There is a rising trend towards holding supervisors and managers legally responsible for accidents in the workplace. On January 13, 2015, New Mex Canada Inc., an Ontario importer and retailer of furniture and accessories, was fined $250,000 and two of its directors have been jailed for 25 days, after each pleaded guilty to safety violations which led to the death of one of their employees.

An employee was moving merchandise in the company’s warehouse on January 18, 2013, using a combination forklift/operator-up platform called an order picker. According to the Ministry of Labour press release, the order picker “had been modified and had an additional platform supported by the forks that was tack-welded to the manufacturer-equipped operator platform. The added platform did not have a guardrail around it and the worker using it was not wearing fall protection or safety shoes.” The worker, who fell from the platform, was pronounced dead at the scene and the cause of death was determined to be blunt force trauma to the head.

Directors Must Ensure Compliance with Safety Laws – Employer Must Provide Information and Equipment

The employer violated section 25(2)(a) of the Occupational Health and Safety Act, RSO 1990, c O.1 (“OHSA”), which requires an employer to provide information, instruction and supervision to a worker to protect the health and safety of the worker.

There was also a violation of section 85(a) of the Industrial Establishments Regulation, RRO 1990, Reg 851 (OHSA) which requires workers to use a safety belt or harness if the worker is at risk of falling more than three metres. The OHSA requires employers to ensure the safety measures prescribed by the regulation are carried out in the workplace.

The Ontario Ministry of Labour’s investigation found that the warehouse workers were not given health and safety training and were not provided with any of the required fall protection equipment. The Ministry of Labour inspectors also found more health and safety hazards in the workplace after the fatality occurred.

The two directors plead guilty and were charged with failing as directors to take reasonable care that the corporation complied with the OHSA and Regulation 851. The company pleaded guilty to failing to provide information, instruction and supervision to the employee in this incident regarding fall protection and working from a height. The company also plead guilty to failing as an employer to ensure the safety measures required by law were carried out.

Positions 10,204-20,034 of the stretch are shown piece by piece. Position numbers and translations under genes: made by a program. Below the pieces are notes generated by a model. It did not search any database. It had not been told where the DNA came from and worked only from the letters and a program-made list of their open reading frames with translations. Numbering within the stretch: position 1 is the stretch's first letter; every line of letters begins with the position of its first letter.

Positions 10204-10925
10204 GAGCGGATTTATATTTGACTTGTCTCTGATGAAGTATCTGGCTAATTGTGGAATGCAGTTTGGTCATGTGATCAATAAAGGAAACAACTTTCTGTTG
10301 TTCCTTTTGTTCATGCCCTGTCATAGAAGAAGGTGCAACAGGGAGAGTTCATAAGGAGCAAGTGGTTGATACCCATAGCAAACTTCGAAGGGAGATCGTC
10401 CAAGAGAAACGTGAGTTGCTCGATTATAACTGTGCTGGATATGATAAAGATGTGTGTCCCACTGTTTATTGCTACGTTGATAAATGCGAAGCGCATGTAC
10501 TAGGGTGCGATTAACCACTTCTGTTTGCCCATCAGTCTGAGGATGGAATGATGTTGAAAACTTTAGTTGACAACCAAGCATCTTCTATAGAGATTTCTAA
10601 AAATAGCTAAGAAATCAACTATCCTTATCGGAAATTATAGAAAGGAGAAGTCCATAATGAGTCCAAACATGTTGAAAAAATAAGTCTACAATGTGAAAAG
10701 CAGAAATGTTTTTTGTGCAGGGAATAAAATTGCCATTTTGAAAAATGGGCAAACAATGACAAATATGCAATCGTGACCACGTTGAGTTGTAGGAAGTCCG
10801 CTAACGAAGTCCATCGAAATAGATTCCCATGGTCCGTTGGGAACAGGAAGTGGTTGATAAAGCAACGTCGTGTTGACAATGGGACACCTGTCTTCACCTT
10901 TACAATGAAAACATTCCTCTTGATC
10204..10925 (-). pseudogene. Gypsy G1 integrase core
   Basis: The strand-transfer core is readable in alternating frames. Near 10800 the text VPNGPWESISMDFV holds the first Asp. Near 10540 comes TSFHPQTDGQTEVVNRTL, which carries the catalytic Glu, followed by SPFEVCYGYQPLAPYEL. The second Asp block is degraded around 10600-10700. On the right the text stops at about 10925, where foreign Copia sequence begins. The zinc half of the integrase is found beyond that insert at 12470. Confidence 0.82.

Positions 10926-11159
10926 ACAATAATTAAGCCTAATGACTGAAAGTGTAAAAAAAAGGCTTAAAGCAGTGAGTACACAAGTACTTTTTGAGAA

Overview of Penalties

The Provincial Offences Court imposed the following sentences:

  • The directors were sentenced to 25 days in jail to be served on weekends
  • The directors were required to take a health and safety course within 60 days of the decision
  • The company was fined $250,000
  • In addition to the fine, the court required the company to pay a 25 percent victim fine surcharge as required under the Provincial Offences Act, RSO 1990, c P.33, to be credited to a provincial government fund to assist victims of crime.

Serious Penalties for Violations of Occupational Health and Safety Laws

The Ontario Ministry of Labour states that their mission is to advance safe, fair and harmonious workplace practices and worker safety is integral to that goal. Rarely are directors sentenced to jail time for occupational health and safety violations in Canada. The use of this harsh punishment is an indication that if employers don’t take their occupational health and safety obligations seriously, similar harsh punishments will likely follow.

Although jail time is the most severe penalty, the fines prescribed can be very serious. The factors to be taken into account in determining the quantum of fines under health and safety laws include: the size of the company, the economic scope of the activity in issue, the extent of actual or potential harm to the public, the maximum fine prescribed, the previous record of the company, the financial health of the company, the safety measures taken by the company to reduce and prevent future accidents, and most important, the need to enforce regulatory standards by deterrence. In order to have a deterrent effect, as stated by the Court of Appeal in R v Terroco Industries Limited, 2005 ABCA 141, “the penalty must be more than a slap on the wrist but less than a fatal blow.”

It is also important to note that serious workplace accidents may result in criminal convictions under the Criminal Code, RSC 1985, c C-46. There is a duty imposed on employers in section 217.1 which states that those who undertake, or have authority, “to direct how another person does work or performs a task is under a legal duty to take reasonable steps to prevent bodily harm to that person, or any other person, arising from that work or task.” This provision was introduced in response to the 1992 coal mine explosion that killed 26 people in Westray, Nova Scotia. It attributes criminal liability to corporations for health and safety violations that result in injuries and death. Failure to take these reasonable steps may result in criminal prosecutions and penalties.

Complying with employment standards laws will not only save lives, increase workplace safety, and reduce the risk of incurring fines and jail time, it will also assist with retention of employees and improve the reputation of your business.